The applicability rate of energy efficiency improving technologies for different countries is hard to determine as it strongly depends on the level of technology currently adopted. An estimate of the share of plants to which several revamps can be applied in the European Union, the United States and in India are given in the table below (Rafiqul et al., 2005).
Applicability rates for revamps in ammonia plants (Rafiqul et al., 2005)
Type of Energy Efficiency Improvement Applicability Rate (share of plants in percentage)
Euoropean Union United States India
Reforming (large improvements) 10 15 10
Reforming (moderate improvements)  20 25 20
CO2 removal section 30 30 30
Low pressure ammonia synthesis 90 90 90
Hydrogen recovery 0 10 10
Improved process control 30 50 30
Proces Integration 10 25 20

Chinese Flag
China is the largest and most energy intensive ammonia producer in the world. In 2011, China produced 51 Mt of ammonia, accounting for 31 percent of world production. In 2010, Chinese ammonia plants had an estimated average energy intensity of 49.1 t NH3. Although the Chinese gas-based ammonia production process is amongst the most energy efficient in the world, it only accounts for 24 percent of Chinese ammonia production. In 2010, about 75 percent of the ammonia in China was produced with the coal-based process. The average energy intensity of the Chinese coal-based ammonia producing plants is 54 t NH3. Oil-based production in China accounts for only 8 percent of total production.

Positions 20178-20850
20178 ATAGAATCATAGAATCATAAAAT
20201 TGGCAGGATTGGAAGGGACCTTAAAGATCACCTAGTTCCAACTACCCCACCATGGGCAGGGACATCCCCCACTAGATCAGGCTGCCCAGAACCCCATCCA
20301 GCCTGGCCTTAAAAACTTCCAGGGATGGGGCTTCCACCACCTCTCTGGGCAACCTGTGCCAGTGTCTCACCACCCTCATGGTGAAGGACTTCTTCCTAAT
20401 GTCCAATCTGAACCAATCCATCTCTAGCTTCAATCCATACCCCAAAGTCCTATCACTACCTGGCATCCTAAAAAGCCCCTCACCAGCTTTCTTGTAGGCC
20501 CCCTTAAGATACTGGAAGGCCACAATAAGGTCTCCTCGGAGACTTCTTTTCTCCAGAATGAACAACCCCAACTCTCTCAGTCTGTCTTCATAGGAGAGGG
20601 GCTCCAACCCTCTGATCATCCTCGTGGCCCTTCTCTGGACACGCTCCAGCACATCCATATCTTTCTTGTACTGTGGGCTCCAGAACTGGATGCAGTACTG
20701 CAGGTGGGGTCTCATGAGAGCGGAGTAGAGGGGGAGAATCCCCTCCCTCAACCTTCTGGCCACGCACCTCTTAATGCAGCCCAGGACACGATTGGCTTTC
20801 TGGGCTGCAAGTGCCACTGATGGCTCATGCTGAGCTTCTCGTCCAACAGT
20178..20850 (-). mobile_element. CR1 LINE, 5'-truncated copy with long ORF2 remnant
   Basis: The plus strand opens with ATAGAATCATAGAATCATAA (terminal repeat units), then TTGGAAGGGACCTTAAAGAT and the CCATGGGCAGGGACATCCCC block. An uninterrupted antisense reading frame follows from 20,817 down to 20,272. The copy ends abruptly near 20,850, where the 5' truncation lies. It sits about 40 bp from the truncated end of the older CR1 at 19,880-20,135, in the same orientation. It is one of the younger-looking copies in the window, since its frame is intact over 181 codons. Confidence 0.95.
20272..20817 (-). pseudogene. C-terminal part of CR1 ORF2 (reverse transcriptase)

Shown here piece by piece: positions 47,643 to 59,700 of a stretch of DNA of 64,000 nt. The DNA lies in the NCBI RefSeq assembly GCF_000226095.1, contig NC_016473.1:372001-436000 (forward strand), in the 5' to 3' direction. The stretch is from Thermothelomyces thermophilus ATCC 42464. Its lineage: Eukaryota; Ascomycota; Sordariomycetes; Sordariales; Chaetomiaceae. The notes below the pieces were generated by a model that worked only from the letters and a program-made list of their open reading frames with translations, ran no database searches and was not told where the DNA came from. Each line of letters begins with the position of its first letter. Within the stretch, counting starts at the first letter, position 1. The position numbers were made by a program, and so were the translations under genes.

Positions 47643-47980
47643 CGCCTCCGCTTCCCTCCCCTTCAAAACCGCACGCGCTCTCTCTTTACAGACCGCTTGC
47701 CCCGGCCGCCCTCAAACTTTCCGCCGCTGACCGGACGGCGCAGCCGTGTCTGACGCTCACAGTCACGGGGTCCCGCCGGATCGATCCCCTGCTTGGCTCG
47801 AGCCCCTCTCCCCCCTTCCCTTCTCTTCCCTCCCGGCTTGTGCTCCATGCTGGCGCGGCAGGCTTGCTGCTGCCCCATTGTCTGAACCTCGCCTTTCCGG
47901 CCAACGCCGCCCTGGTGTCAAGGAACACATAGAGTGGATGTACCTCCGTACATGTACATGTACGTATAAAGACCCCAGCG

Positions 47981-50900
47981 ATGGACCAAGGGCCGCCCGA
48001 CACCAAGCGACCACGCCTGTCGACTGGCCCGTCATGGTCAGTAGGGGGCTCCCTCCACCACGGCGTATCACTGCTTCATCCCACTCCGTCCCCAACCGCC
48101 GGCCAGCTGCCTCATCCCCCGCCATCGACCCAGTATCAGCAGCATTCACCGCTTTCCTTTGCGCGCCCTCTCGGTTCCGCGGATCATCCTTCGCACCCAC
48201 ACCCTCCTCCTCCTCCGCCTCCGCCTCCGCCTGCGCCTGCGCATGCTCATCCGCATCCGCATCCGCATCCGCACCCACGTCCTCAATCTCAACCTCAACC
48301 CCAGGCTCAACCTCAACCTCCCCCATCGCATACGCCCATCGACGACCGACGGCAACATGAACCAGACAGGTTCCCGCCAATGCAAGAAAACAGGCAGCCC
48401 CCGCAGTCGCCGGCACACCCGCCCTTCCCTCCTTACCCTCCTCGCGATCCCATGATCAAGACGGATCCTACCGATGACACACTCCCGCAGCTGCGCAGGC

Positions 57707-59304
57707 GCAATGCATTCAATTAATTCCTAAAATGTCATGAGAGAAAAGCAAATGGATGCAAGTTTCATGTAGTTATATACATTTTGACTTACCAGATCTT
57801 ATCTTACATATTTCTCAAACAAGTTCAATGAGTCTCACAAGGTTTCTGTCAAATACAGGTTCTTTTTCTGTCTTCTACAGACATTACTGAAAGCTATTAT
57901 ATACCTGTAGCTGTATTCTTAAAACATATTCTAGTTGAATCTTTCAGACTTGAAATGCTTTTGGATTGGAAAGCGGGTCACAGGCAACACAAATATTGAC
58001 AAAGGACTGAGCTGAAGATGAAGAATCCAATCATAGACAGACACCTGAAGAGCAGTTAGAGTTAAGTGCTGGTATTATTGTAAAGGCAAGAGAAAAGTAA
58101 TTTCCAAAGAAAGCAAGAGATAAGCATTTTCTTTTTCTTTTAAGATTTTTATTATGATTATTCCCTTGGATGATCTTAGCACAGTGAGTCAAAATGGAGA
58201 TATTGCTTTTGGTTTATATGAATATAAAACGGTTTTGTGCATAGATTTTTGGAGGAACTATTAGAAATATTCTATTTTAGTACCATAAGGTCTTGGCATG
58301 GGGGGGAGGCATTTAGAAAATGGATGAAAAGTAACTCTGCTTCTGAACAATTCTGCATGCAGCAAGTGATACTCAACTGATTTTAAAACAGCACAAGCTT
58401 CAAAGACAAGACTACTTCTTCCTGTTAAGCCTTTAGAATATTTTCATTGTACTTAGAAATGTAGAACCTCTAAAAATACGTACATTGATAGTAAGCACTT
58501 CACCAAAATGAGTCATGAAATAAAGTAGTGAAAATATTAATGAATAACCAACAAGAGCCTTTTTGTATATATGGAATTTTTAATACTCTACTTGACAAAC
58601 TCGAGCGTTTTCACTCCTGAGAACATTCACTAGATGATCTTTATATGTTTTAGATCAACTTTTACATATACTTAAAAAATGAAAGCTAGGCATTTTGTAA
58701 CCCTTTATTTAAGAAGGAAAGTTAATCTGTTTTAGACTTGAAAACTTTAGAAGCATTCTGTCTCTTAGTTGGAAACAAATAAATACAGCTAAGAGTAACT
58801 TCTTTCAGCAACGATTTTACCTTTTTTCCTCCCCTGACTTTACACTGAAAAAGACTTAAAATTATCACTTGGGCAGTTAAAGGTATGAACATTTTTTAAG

The energy efficiency of ammonia production depends on the feedstock type that is being used and the plant production scale (IEA, 2007 p.84). Coal-based ammonia production in China takes place primarily in small-scale plants (90%). The remaining 10 percent is produced in medium-scale plants. The energy intensity of these medium-scale coal-based plants is about 55 GJ/t NH3, while small-scale coal-based plants consume about 53 GJ/t NH3. It is not clear why small-scale plants consume slightly less energy than medium-scale ones. In China, a shift to natural gas is not foreseeable due to recent major investments in coal-based processing plants (IEA, 2009b p.19). On the contrary, higher future natural gas prices may result in a wider uptake of coal-based processes (IEA, 2007 p.84).
Indian flag
India is currently the second-largest ammonia producer. Ammonia production is responsible for more than 50 percent of the Indian chemical and petrochemical industry's energy use. About 10 percent of ammonia is produced with oil-based processes (see Table 3). In 2010, the average energy use for Indian ammonia production was estimated at 37.7 GJ/tonne of ammonia, while the energy use for the best available technology using natural gas was 28 GJ/tonne of ammonia. The use of oil as feedstock is responsible for half of the gap in these energy intensities (IEA, 2011 p.43). In India, gas-based ammonia-producing plants consume on average 36.5 t NH3, while naphtha-based plants consume 39 t NH3 and fuel oil-based plants 48-87 t NH3 (IEA, 2007 p.85). Further information on the historical developments and future projections regarding energy intensity and CO2 emissions of Indian ammonia plants can be found .
A shift to natural gas along with the implementation of the best available technology would result in around 25 percent reduction in energy use. In recent years, the increase in oil prices resulted in the rapid decline of oil shares in favor of natural gas. A switch from oil-based to natural-gas based ammonia production in India may also be favored in the future with the recent discoveries of offshore natural gas reserves (IEA, 2011 p.43).